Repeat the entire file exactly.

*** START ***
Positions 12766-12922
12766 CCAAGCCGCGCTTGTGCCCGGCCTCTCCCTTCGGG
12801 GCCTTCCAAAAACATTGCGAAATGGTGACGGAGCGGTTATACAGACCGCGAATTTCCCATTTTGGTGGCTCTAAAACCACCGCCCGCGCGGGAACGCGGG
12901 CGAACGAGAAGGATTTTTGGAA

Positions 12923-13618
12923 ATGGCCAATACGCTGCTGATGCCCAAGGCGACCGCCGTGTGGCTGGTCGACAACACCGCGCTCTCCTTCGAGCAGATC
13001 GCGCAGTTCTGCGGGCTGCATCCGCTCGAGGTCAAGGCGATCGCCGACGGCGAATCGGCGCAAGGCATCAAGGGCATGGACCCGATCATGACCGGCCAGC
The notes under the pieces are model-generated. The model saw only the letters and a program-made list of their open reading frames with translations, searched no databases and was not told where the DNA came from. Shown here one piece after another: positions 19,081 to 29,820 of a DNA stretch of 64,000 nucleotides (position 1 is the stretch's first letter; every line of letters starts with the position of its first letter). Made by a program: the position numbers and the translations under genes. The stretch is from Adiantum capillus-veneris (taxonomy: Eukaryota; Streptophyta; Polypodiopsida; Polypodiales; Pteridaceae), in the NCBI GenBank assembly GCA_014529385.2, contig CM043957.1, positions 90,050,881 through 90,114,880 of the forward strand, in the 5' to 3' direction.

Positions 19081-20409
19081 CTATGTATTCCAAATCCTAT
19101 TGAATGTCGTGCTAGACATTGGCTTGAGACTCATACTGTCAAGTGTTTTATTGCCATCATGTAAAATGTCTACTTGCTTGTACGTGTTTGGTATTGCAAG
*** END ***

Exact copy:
Positions 12766-12922
12766 CCAAGCCGCGCTTGTGCCCGGCCTCTCCCTTCGGG
12801 GCCTTCCAAAAACATTGCGAAATGGTGACGGAGCGGTTATACAGACCGCGAATTTCCCATTTTGGTGGCTCTAAAACCACCGCCCGCGCGGGAACGCGGG
12901 CGAACGAGAAGGATTTTTGGAA

Positions 12923-13618
12923 ATGGCCAATACGCTGCTGATGCCCAAGGCGACCGCCGTGTGGCTGGTCGACAACACCGCGCTCTCCTTCGAGCAGATC
13001 GCGCAGTTCTGCGGGCTGCATCCGCTCGAGGTCAAGGCGATCGCCGACGGCGAATCGGCGCAAGGCATCAAGGGCATGGACCCGATCATGACCGGCCAGC
The notes under the pieces are model-generated. The model saw only the letters and a program-made list of their open reading frames with translations, searched no databases and was not told where the DNA came from. Shown here one piece after another: positions 19,081 to 29,820 of a DNA stretch of 64,000 nucleotides (position 1 is the stretch's first letter; every line of letters starts with the position of its first letter). Made by a program: the position numbers and the translations under genes. The stretch is from Adiantum capillus-veneris (taxonomy: Eukaryota; Streptophyta; Polypodiopsida; Polypodiales; Pteridaceae), in the NCBI GenBank assembly GCA_014529385.2, contig CM043957.1, positions 90,050,881 through 90,114,880 of the forward strand, in the 5' to 3' direction.

Positions 19081-20409
19081 CTATGTATTCCAAATCCTAT
19101 TGAATGTCGTGCTAGACATTGGCTTGAGACTCATACTGTCAAGTGTTTTATTGCCATCATGTAAAATGTCTACTTGCTTGTACGTGTTTGGTATTGCAAG